Rolls-Royce warns defence cuts to take toll on 2014 revenues and profits

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Rolls-Royce warned that revenue and profit would be flat in 2014 – its first year without growth for a decade – as defence cuts in major markets take their toll.

The engine maker said this year would see a "pause" in revenue and profit growth after a strong 2013 and that sales would pick up again the following year. Its shares tumbled more than 10% in early trading, wiping £2bn off its market capitalisation.

The chief executive, John Rishton, said: "This is a break in a 10-year trend that will be followed by more growth in 2015. In the last two years we have surprised on the upside in terms of defence performance.

"We have defied gravity for a couple of years compared with other defence companies and the impact of a couple of things is coming together in 2014."

The world's second-biggest aircraft engine maker expects revenue to fall between 15% and 20% at its defence business and a small reduction in revenue but modest profit growth at its marine division. The defence arm will feel the effects of "well-publicised cuts" in the US and the end of delivery programmes in India and the Middle East.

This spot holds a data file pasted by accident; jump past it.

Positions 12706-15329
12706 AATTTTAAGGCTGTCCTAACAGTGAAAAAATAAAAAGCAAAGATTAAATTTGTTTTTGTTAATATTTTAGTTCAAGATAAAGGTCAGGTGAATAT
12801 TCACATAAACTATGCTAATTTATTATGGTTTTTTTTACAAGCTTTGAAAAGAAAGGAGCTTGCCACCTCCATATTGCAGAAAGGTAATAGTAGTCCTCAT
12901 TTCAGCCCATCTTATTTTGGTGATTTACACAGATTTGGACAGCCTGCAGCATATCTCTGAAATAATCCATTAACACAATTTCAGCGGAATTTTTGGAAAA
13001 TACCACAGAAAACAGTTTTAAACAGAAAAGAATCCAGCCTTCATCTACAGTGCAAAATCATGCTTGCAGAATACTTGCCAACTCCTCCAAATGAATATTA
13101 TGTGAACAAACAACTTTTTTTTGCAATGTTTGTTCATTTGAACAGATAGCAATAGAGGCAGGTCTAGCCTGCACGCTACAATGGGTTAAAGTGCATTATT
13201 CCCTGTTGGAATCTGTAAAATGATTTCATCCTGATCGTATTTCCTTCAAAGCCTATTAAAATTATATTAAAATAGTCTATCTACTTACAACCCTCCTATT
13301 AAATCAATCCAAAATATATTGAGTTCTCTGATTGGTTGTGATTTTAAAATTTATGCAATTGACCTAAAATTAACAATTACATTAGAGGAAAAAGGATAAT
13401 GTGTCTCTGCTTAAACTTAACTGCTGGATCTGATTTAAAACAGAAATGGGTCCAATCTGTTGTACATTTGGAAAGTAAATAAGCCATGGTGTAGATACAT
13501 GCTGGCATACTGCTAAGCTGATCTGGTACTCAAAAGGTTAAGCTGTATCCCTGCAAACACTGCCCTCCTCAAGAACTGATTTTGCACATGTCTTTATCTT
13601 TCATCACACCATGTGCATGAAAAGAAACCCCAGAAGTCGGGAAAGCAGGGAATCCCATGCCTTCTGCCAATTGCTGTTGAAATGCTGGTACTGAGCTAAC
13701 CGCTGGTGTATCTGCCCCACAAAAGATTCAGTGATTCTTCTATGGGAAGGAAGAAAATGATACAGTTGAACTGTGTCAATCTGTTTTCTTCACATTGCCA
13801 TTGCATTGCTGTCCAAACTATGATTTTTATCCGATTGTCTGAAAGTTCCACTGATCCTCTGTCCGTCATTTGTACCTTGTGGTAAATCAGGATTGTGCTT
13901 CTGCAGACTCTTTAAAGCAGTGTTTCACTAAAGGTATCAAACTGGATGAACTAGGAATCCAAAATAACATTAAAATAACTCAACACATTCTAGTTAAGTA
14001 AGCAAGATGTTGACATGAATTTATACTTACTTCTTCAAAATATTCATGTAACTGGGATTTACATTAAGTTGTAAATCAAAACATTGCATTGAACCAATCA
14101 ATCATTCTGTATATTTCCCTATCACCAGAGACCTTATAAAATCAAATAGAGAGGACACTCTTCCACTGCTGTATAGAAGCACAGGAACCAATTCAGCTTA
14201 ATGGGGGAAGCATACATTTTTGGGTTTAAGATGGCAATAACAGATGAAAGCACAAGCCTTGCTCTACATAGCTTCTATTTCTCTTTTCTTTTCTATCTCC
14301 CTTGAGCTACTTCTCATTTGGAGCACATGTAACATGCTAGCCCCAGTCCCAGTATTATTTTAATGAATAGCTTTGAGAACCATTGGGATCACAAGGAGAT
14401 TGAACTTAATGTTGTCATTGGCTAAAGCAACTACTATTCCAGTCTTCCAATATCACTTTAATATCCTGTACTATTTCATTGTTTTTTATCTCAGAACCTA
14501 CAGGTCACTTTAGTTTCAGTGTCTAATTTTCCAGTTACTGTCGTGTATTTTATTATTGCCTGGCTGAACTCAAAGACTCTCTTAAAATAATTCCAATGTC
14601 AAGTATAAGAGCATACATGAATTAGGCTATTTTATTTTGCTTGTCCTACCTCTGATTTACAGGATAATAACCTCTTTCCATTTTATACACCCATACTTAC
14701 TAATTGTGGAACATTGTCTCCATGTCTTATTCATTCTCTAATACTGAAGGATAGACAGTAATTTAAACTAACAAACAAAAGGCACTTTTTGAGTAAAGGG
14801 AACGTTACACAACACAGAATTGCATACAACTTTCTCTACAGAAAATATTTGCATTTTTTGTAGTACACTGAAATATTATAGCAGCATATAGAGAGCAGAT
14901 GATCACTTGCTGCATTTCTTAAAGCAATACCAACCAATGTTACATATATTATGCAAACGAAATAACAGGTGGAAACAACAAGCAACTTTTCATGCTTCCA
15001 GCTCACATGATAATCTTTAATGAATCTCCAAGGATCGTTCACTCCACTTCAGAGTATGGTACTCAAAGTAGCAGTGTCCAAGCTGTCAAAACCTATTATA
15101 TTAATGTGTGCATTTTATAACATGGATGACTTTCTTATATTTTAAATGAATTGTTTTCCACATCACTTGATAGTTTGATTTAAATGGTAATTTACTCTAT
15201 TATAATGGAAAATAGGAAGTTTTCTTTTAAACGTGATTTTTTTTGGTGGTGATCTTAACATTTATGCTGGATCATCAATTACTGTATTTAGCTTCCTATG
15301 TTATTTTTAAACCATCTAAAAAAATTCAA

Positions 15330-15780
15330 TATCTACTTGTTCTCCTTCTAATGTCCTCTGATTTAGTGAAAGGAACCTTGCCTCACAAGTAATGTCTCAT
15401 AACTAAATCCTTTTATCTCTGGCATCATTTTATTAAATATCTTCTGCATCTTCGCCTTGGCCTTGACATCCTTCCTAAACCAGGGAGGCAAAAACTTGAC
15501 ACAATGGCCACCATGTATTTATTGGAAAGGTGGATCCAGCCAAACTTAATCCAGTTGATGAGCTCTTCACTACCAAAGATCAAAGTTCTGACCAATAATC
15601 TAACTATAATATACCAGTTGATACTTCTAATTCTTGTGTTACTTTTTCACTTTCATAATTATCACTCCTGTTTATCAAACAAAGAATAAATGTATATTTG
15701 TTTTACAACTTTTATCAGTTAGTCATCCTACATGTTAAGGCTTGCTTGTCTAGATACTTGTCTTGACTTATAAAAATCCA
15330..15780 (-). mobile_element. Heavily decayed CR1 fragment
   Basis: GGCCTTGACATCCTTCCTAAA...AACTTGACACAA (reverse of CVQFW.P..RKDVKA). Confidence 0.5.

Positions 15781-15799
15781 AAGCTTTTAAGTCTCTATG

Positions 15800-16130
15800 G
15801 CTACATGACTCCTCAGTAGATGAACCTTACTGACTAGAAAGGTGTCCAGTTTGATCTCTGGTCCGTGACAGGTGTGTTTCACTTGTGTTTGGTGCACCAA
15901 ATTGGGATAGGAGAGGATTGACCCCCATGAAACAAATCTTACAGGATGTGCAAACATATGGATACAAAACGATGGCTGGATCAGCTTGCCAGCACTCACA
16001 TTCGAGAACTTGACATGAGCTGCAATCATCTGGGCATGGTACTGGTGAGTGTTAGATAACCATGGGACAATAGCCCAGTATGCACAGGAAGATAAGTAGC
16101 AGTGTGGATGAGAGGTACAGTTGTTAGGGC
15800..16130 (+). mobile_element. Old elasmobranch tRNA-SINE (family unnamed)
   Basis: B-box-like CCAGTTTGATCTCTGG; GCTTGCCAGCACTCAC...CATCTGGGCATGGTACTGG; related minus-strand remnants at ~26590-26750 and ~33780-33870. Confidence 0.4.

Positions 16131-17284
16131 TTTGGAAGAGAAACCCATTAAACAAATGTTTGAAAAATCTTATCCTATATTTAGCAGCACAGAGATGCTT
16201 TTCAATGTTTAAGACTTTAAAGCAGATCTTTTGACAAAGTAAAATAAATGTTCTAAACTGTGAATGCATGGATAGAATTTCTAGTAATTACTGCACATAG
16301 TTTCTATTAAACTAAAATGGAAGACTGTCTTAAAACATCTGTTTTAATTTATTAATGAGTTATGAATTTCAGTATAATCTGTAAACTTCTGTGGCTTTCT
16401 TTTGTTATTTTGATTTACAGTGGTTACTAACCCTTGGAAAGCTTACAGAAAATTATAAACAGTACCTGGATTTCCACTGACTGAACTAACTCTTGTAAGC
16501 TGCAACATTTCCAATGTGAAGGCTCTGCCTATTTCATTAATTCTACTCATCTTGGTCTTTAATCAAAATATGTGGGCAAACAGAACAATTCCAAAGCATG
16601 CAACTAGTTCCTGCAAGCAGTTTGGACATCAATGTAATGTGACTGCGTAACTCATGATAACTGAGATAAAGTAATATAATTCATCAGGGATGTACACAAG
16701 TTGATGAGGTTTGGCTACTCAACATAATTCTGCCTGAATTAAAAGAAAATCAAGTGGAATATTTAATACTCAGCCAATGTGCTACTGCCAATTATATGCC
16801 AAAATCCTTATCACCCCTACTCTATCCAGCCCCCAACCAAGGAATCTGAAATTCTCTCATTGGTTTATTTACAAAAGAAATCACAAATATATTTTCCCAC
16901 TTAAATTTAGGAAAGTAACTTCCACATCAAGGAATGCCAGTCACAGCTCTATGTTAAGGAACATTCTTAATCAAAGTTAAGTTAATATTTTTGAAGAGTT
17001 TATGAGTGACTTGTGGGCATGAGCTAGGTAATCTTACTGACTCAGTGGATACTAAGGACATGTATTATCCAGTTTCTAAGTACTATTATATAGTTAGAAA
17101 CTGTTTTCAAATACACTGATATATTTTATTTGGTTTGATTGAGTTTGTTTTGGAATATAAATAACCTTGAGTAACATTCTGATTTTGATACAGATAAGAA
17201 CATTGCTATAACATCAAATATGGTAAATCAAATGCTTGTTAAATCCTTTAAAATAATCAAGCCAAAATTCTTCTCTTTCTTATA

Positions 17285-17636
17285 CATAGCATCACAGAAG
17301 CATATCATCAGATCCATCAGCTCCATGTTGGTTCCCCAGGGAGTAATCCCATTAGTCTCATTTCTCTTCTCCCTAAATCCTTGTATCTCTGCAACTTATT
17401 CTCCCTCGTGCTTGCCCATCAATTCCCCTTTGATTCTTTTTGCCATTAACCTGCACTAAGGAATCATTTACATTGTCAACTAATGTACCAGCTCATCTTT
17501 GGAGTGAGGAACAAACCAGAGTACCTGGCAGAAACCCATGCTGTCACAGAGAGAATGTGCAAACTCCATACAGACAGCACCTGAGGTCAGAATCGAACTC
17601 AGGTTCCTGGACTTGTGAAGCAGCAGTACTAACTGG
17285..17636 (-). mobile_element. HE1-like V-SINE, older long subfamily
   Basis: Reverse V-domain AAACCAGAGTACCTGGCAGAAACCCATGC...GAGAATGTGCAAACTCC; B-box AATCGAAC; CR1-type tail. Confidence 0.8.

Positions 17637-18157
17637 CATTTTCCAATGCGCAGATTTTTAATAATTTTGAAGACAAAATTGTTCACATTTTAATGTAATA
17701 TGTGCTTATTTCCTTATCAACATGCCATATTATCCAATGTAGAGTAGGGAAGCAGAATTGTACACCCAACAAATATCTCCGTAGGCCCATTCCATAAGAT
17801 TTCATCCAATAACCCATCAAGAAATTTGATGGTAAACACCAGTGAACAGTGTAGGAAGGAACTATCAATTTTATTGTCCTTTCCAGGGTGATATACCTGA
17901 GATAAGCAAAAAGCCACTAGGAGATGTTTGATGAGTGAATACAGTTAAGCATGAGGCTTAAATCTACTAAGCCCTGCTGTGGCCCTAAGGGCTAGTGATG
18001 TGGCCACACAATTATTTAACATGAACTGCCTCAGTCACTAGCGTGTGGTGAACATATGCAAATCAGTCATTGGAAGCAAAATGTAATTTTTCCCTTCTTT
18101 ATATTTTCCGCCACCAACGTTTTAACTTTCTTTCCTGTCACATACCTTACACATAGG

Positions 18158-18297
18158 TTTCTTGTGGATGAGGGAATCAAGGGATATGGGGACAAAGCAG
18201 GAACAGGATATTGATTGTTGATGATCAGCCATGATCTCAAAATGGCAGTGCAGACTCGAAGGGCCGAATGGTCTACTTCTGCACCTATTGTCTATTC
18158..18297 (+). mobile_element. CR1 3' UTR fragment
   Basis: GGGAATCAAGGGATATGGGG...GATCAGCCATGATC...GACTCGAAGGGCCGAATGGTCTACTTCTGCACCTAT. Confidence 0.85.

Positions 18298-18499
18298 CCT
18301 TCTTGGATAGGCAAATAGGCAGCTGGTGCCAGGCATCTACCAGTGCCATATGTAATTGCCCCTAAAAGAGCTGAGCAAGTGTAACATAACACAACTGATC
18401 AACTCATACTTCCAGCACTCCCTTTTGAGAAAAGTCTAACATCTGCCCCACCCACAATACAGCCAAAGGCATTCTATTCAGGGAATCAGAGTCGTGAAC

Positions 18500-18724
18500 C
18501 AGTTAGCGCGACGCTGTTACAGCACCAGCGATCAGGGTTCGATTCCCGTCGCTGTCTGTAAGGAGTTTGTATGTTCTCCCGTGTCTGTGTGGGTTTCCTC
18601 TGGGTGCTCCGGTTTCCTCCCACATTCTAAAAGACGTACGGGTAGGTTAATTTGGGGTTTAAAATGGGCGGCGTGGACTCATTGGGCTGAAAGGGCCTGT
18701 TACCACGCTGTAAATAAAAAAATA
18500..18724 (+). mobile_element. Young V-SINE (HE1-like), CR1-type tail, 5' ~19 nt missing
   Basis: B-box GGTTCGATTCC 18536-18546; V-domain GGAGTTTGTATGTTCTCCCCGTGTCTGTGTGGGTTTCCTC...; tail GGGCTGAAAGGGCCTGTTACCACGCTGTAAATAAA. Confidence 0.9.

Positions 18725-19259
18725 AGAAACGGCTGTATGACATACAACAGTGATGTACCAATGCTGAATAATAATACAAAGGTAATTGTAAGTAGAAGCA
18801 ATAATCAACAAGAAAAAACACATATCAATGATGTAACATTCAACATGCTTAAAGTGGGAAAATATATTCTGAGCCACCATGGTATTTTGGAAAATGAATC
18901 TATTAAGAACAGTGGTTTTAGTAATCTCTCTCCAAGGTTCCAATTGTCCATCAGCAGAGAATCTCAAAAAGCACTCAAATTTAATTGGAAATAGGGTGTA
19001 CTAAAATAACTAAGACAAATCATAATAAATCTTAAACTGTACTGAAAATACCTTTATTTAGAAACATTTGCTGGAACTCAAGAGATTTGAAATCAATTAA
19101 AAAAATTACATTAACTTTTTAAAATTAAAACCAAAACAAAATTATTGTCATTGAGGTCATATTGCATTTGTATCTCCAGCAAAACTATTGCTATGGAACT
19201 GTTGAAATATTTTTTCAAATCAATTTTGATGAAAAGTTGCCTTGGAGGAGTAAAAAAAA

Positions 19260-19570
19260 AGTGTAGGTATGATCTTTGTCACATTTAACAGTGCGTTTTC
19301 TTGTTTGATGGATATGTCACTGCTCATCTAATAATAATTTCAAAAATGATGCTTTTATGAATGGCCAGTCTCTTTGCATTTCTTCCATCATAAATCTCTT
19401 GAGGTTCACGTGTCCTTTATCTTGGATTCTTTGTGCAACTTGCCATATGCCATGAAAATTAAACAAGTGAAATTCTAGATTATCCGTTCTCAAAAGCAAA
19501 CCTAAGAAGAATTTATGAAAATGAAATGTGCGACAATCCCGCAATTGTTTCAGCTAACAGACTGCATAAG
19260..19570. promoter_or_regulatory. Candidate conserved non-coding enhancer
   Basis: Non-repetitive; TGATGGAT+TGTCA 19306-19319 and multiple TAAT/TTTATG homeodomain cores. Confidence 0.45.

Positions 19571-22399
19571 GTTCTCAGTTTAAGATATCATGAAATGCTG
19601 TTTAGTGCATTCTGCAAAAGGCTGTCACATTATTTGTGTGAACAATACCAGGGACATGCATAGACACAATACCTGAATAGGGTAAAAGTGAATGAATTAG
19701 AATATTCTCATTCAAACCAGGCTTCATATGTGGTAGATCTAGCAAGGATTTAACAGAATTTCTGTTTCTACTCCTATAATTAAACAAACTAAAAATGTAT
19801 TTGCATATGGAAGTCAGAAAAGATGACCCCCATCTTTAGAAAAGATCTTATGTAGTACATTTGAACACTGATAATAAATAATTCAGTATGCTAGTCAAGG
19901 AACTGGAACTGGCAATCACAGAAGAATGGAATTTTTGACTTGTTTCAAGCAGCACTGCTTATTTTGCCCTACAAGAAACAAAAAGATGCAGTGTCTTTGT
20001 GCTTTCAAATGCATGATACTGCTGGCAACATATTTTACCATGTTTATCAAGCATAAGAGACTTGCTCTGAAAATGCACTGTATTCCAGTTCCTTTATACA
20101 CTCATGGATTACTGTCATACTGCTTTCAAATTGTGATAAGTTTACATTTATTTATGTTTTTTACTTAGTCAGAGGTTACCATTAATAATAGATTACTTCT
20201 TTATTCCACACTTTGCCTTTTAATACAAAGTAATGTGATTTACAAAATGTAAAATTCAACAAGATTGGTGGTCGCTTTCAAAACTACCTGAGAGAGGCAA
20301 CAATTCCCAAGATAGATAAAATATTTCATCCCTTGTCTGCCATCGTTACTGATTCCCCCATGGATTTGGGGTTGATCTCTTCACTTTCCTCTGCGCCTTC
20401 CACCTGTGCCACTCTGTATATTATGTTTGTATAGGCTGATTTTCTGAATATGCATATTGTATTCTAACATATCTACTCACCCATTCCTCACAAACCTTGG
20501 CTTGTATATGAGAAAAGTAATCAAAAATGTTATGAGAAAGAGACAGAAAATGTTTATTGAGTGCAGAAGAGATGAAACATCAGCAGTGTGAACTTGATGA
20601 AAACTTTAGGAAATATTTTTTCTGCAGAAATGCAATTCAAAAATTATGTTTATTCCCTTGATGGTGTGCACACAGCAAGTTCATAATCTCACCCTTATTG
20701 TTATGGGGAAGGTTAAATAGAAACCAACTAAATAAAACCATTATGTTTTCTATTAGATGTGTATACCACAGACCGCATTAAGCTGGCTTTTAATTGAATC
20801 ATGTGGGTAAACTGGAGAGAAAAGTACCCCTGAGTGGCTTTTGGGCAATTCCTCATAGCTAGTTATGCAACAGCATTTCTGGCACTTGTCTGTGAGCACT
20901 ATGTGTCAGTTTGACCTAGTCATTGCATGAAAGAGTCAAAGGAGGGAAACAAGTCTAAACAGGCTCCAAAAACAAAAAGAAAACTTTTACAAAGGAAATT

Rolls-Royce's underlying pre-tax profit for 2013, excluding an acquisition, rose 23% to £1.76bn – near the top of analyst forecasts of between £1.36bn and £1.89bn according to Thomson Reuters.

Rishton said a record order book of £71.6bn – up 18% – underpinned the group's prospects for many years to come and that a flat 2014 would be "a pause, not a change in direction". He said confidence on growth allowed Rolls-Royce to increase its annual dividend by 13% to 22p.

But his assurances could not stop the company's shares plunging on the news. They were down 10.3% to £10.84 in early trading and were the second biggest fallers in the FTSE 100 behind Tate & Lyle, which also warned on profits.

Analysts at City broker Jefferies, who recommend buying Rolls-Royce shares, said: "In short, defence takes a sharp step back to where it was in 2010. Then, RR indicates growth will resume. We saw it coming to a degree, but were wrong-footed by defence doing better than we expected between 2011 and 2013."

Rolls-Royce is the latest big UK company to warn about its trading as governments cut spending and emerging markets slow down in a still-fragile world economy. Royal Dutch Shell, BG Group and Pearson have all shaken investors with profit warnings this year.

Rolls-Royce said its internal inquiry into alleged bribery and corruption in Indonesia and China was making progress. Rishton declined to comment on two arrests made by the Serious Fraud Office on Wednesday in connection with the affair. Neither of those arrested had been a Rolls-Royce employee but were said to have been agents used by the company.

"It's a matter for the authorities," Rishton said.

Powered by article was written by Sean Farrell, for on Thursday 13th February 2014 09.22 Europe/London © Guardian News and Media Limited 2010


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